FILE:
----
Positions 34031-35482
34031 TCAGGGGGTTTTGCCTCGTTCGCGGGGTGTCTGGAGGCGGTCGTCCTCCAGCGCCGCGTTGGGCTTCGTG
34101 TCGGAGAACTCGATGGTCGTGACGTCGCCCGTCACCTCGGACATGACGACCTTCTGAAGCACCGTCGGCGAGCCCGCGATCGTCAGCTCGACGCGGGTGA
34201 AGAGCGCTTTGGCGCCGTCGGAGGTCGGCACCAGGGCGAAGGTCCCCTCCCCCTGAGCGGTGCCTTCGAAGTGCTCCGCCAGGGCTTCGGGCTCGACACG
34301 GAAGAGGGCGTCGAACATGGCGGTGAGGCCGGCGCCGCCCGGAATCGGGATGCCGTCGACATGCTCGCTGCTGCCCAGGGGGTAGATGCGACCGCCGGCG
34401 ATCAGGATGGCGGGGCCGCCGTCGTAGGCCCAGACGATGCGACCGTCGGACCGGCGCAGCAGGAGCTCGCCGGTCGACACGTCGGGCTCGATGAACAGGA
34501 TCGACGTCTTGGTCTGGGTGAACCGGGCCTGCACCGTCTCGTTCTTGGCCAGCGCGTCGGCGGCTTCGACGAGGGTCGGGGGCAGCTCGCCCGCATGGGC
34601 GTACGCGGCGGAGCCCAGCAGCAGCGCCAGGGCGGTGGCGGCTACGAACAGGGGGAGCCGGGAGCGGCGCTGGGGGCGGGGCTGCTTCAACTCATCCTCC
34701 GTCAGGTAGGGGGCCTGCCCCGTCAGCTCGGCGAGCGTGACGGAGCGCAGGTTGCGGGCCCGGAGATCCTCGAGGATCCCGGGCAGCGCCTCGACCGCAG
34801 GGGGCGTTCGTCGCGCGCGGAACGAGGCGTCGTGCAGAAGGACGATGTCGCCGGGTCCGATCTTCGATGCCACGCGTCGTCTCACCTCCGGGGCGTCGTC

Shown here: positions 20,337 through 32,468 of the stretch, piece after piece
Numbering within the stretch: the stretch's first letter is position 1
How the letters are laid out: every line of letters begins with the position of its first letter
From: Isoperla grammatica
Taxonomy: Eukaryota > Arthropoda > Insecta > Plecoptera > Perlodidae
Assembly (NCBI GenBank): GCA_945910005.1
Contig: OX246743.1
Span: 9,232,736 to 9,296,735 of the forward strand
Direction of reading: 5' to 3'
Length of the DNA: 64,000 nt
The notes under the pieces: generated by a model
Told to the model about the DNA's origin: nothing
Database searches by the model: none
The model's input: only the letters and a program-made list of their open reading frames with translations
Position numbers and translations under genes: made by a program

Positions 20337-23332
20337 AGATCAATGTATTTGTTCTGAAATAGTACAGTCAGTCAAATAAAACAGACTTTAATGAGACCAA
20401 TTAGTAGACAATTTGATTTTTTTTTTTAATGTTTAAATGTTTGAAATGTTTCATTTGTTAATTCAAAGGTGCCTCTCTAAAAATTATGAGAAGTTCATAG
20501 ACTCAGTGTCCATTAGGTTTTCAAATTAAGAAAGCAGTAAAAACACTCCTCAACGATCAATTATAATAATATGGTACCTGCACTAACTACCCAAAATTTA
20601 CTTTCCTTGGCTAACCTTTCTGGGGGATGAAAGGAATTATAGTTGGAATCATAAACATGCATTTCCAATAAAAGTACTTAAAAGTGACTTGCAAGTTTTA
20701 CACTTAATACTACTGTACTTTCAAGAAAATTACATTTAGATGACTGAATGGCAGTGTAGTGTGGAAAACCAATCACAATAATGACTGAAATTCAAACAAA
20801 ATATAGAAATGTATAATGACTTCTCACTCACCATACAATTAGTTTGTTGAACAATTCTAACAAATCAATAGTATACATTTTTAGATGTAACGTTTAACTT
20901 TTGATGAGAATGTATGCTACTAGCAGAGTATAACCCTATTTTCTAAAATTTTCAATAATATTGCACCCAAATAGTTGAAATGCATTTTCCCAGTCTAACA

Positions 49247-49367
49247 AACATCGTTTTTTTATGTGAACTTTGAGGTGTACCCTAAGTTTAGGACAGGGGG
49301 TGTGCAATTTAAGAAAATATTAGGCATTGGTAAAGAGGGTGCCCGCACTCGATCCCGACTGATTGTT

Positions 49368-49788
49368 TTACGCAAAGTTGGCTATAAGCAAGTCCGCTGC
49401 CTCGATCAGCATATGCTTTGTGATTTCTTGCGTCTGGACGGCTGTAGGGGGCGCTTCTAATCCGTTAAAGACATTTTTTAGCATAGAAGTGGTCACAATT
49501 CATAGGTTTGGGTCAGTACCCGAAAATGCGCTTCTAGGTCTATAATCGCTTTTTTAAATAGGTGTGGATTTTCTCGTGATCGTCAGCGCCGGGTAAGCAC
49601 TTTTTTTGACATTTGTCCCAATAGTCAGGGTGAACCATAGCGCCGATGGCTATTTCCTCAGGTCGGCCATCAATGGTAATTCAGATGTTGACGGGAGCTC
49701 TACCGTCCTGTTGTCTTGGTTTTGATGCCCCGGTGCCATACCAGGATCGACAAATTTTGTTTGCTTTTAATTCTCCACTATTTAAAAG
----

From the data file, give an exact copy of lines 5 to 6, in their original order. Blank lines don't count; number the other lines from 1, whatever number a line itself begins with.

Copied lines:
34301 GAAGAGGGCGTCGAACATGGCGGTGAGGCCGGCGCCGCCCGGAATCGGGATGCCGTCGACATGCTCGCTGCTGCCCAGGGGGTAGATGCGACCGCCGGCG
34401 ATCAGGATGGCGGGGCCGCCGTCGTAGGCCCAGACGATGCGACCGTCGGACCGGCGCAGCAGGAGCTCGCCGGTCGACACGTCGGGCTCGATGAACAGGA